Houston’s energy boom fuels hospital rush to burbs
Houston-area healthcare providers are piggybacking off the rapid growth of the city’s energy industry.
Big energy companies in the area are posting record earnings, profiting from shale and natural gas recovered through hydraulic fracturing. They are offering generous healthcare coverage to their growing employee ranks, and many energy workers are migrating to suburbs including Katy, Sugar Land, Cypress, Spring and The Woodlands, which were previously agricultural towns.
The four largest health systems in Houston—Memorial Hermann Healthcare System, HCA, Houston Methodist Hospital and CHI St. Luke’s Health—all have made significant investments in response. Dominant player Memorial Hermann has made multimillion-dollar investments in its hospitals in Katy and Sugar Land. It also bought a 32acre site this month in Cypress to construct inpatient and outpatient facilities. Those projects come on top of its $650 million expansion and renovation plans for its flagship, Memorial HermannTexas Medical Center.
“They want to expand out to those areas because that’s where the wellinsured people are moving. (They believe) there’s going to be increased demand for healthcare in Houston,” said Vivian Ho, a professor in health economics at Rice University.
But while health systems have been staking out turf in Houston’s periphery communities, the real estate race may be leaving the uninsured behind. Roughly one in four Texans has no health insurance, the highest rate of any state, and Texas is not expanding Medicaid under the Patient Protection and Affordable Care Act. In Harris County, which includes Houston, nearly 30% of its residents, most of whom are Latino, are uninsured.
“You tend to have a large amount (of uninsured) inside the 610 loop,” Ho said, referring to the 40-mile interstate that envelops downtown Houston. “But these hospital systems are building in these well-to-do suburbs.”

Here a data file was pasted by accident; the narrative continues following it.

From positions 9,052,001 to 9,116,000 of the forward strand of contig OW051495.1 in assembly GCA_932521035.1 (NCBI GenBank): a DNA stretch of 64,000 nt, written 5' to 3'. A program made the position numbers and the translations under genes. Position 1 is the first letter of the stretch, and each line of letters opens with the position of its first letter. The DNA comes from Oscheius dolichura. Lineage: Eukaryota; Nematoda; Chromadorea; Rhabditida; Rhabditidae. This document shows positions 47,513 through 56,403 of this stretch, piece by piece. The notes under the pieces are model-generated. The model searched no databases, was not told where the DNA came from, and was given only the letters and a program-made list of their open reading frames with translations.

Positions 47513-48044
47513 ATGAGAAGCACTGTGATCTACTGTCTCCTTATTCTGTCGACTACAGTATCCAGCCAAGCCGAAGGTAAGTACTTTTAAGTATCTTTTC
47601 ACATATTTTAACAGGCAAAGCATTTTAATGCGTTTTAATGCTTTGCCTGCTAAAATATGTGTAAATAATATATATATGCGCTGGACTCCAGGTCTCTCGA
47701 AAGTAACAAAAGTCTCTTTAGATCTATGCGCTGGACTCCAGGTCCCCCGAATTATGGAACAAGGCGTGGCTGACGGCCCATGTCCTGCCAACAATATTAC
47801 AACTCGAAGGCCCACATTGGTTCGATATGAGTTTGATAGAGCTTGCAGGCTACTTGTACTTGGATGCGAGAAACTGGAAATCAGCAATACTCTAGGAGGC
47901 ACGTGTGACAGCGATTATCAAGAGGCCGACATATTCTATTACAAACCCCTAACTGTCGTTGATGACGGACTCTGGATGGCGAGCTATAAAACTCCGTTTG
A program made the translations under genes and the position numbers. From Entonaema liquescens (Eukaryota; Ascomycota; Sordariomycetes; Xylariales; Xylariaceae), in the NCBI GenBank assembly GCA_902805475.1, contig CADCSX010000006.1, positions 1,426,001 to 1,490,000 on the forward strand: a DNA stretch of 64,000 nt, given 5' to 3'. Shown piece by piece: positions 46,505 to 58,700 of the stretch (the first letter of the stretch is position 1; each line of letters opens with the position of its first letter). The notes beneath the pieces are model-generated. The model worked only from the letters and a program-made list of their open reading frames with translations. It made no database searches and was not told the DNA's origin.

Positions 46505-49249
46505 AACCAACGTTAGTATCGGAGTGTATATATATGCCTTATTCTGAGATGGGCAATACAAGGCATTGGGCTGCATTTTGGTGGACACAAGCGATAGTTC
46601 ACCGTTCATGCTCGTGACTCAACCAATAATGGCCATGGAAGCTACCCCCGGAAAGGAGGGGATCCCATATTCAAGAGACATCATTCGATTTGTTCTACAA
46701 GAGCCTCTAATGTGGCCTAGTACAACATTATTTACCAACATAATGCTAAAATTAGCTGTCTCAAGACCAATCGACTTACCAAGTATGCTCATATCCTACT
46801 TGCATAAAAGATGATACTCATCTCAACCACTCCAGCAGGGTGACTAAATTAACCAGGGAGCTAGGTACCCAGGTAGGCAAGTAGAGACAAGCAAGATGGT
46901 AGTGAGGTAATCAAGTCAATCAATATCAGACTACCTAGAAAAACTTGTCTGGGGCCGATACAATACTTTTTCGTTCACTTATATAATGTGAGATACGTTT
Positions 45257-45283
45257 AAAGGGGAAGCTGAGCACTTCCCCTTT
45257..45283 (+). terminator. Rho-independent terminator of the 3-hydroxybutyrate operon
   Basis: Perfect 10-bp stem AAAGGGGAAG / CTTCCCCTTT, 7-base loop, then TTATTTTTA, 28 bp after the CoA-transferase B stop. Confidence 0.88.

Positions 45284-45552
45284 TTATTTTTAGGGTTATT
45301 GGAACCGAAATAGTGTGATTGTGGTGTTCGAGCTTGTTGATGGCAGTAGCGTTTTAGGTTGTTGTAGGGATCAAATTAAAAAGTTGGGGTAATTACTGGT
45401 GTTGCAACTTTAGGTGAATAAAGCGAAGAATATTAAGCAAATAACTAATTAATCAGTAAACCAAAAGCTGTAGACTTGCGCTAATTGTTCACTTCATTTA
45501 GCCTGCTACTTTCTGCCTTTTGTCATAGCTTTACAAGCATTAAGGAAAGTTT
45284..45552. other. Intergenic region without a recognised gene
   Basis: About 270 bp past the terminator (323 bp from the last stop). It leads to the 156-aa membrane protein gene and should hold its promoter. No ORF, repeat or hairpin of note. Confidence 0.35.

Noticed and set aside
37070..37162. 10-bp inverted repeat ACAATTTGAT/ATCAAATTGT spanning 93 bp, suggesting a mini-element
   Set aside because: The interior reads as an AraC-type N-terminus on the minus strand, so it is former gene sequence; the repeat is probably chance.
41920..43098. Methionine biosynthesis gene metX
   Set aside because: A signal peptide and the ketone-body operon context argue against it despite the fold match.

Last month, CHI St. Luke’s Health— formerly St. Luke’s Episcopal Health System before its acquisition by Catholic Health Initiatives—said it would build a $110 million outpatient medical complex near ExxonMobil’s new campus in The Woodlands to complement its hospital a few miles further north. That campus is expected to open next year and house 10,000 employees.
In May, Houston Methodist announced it would build a 193-bed, $328 million hospital in The Woodlands, to be completed in 2017. Memorial Hermann already has an inpatient facility in that affluent community whose population has grown almost 70% since 2000.
In an era when many hospital systems are pumping the brakes on new inpatient projects and large-scale investments, Houston’s booming energy economy creates opportunities for healthcare providers, who are pouring massive capital into new facilities. Memorial Hermann plans to invest $1.6 billion over the next four to five years, said Marshall Heins, the system’s chief facility services officer. “We have this giant eight-county service area. It’s only natural to take some of the care out closer to some of the patients who will then use that care closer to home.”
Nashville-based HCA, meanwhile, has spent more than $70 million to build a hospital in Pearland, Texas, set to open in 2015. It also invested more than $90 million last year to expand Clear Lake Regional Medical Center in Webster, Texas. And earlier this year, CHI St. Luke’s said it plans to spend more than $1 billion to beef up the region’s healthcare infrastructure over the next five years.
In addition to its new venture in The Woodlands, Houston Methodist in February acquired two area hospitals from Irving-based Christus Health. A new $540 million inpatient tower at its flagship within the Texas Medical Center is the centerpiece of the system’s three-year $1 billion plan to expand and renovate facilities throughout the Houston region.
Dr. Marc Boom, president and CEO of the $2.6 billion Houston Methodist, said his system has a strategy to increase patient access to all its services, especially ambulatory care, while reinvesting in its downtown hub. “As we cannibalize our volume out to the community, we’ve been replacing that with a critically intensive type of care in an academictype environment,” Boom said.
Health system officials confirmed that the energy boom has been a driving factor in suburban investments and has given them a leg up on the rest of the country to build facilities closer to patients. But they deny that their development plans are a form of keeping up with the Joneses. Memorial Hermann’s Heins said his system’s admissions and outpatient visits increased 4.4% and 9.6%, respectively from 2012 to 2013.
“We’re being driven by strategic decisions to provide good-quality care, and we don’t care what the competition is doing,” Heins said.
Houston Methodist Hospital plans to build a $328 million facility to open in 2017.